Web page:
Postcodes: a prelude to property tax

I think that the introduction of postcodes will usher in the foundation for property tax, and that the gains to be had from postal efficiency are not at the heart of the move toward a comprehensive postcode system.

Just to give the background to this post, the Sunday Tribune reported:

Residents in Dublin’s coveted D4 addresses have only two years left until their exclusive postcode is renamed by the Department of Communications, as plans for the new postcode system are finalised by Minister Eamon Ryan. The department plans to issue tenders for the system by Easter, but a delay has meant the code will not be in place until the end of 2011, and not early next year as planned.

Under the new coding system, areas such as Dublin 4 and Dublin 6 will be renamed under a new six-digit system, such as D04123 and D06123. However Labour’s spokeswoman for Communications, Energy and Natural Re­sources, Liz McManus, said the latest estimates for the new system …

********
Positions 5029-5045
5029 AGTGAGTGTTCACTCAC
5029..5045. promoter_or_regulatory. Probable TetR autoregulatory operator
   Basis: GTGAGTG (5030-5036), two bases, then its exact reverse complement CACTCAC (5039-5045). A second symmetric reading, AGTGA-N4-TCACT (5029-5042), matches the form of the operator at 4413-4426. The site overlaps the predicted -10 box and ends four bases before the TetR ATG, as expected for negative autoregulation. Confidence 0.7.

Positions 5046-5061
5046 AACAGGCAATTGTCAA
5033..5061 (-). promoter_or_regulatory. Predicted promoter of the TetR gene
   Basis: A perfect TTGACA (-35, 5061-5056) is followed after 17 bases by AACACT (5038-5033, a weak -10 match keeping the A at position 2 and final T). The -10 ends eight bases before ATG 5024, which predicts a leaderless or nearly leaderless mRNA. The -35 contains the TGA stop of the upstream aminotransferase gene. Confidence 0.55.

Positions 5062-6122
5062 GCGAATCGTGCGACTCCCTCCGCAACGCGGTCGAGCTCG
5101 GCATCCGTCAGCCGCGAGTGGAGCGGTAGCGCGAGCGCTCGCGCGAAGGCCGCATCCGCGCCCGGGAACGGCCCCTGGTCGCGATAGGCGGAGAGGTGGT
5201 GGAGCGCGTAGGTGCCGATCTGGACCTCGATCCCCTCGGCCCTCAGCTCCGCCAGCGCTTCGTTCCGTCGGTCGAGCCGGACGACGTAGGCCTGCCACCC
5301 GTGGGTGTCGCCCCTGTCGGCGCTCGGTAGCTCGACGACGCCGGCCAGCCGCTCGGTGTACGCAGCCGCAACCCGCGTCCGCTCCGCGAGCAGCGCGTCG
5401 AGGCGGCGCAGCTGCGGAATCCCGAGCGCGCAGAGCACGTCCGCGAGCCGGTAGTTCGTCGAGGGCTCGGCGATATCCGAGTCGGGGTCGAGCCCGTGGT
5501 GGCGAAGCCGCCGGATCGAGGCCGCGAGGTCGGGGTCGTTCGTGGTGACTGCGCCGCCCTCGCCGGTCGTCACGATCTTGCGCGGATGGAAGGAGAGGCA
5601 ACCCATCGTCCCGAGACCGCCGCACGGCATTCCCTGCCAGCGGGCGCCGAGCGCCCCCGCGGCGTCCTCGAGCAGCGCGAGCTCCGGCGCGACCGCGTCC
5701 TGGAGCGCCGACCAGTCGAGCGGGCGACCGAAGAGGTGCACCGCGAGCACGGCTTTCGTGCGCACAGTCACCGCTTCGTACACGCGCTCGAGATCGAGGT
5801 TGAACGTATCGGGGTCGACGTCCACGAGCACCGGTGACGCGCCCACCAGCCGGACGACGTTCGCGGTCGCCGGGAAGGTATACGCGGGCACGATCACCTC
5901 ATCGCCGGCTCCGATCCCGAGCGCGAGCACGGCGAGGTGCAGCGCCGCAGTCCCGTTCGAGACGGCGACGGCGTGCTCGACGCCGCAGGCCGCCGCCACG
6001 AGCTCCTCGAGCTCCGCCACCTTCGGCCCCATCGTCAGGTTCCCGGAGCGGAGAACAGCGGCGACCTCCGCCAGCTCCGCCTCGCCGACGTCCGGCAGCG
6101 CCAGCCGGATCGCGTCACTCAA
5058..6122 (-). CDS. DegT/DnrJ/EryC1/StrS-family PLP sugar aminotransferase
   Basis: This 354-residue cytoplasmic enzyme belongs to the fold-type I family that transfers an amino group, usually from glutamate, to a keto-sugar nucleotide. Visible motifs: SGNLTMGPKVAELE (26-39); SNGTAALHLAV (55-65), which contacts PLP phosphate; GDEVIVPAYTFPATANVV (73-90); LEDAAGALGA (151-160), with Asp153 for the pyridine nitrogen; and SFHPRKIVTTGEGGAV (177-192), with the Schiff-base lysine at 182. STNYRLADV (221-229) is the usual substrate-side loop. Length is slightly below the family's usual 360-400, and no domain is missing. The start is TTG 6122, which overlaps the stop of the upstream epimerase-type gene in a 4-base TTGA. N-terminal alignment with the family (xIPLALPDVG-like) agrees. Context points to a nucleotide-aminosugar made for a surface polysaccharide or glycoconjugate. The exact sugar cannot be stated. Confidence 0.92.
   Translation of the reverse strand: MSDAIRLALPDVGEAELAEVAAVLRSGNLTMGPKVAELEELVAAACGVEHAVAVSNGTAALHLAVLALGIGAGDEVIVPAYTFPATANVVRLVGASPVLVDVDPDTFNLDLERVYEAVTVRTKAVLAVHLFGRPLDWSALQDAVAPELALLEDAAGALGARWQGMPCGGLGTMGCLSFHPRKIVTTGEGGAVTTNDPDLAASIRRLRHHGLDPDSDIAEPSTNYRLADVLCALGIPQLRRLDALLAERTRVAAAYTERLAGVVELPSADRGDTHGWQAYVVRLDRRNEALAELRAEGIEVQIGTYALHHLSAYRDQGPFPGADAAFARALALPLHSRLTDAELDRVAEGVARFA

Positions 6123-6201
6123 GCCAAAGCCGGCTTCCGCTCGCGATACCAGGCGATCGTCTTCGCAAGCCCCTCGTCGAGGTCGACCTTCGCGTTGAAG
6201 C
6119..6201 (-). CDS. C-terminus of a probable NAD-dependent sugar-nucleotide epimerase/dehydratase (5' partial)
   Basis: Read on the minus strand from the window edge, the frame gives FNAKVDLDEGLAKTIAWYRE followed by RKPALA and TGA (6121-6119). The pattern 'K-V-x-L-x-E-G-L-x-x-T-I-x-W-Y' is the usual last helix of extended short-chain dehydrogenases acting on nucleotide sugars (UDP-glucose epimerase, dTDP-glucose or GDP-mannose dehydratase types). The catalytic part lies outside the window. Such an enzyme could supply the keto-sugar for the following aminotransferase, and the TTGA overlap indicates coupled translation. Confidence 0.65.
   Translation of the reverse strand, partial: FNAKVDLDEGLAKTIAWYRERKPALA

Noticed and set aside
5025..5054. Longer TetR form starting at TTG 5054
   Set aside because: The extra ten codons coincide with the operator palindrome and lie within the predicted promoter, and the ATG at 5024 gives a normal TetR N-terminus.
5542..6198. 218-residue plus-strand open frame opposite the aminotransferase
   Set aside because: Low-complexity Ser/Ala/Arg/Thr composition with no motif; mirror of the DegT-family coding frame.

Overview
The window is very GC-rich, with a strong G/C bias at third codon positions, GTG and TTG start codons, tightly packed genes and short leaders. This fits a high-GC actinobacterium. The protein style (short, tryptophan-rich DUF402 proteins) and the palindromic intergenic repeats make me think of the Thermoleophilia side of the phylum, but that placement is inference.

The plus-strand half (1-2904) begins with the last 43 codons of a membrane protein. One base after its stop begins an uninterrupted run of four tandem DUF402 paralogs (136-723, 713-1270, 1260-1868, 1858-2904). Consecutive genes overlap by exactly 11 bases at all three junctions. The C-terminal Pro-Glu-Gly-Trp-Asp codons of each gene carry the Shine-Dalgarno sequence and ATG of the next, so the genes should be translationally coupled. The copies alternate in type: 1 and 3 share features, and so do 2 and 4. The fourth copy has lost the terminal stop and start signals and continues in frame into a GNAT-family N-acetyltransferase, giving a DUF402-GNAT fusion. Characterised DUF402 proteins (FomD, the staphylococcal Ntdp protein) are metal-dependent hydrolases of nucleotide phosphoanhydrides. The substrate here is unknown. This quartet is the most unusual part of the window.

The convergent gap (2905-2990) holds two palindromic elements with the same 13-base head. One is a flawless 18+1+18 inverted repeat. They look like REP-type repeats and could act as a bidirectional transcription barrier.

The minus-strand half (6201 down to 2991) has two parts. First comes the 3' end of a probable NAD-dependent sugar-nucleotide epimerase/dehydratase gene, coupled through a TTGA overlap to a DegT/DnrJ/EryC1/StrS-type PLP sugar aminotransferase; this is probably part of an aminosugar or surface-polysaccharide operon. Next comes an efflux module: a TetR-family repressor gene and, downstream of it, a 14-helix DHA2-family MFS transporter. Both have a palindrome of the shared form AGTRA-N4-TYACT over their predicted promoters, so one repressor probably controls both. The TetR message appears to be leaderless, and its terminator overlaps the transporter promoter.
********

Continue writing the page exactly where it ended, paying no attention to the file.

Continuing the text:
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An argument for and against property tax in Ireland

Today’s article will be unpopular with almost everybody, myself included, however, it is not intended to scare or cause frustration, merely it is intended to give a rational answer to an ongoing problem that we have had in Ireland. The problem is that of fair and sensible taxation on property and how to go about it, at the moment property tax is a front-loaded scheme referred to as ‘stamp duty’ and the system for charging is as follows.

1. First time buyers pay no tax irrespective of what they buy as long as it is for their primary residence. 2. Second time buyers pay stamp duty (property tax) if they buy an existing property, however, if they buy a ‘newly built’ property then they are exempt. 3. Investors pay stamp duty (property tax) on all property transactions. 4. Commercial buyers pay stamp duty (property tax) on everything costing …

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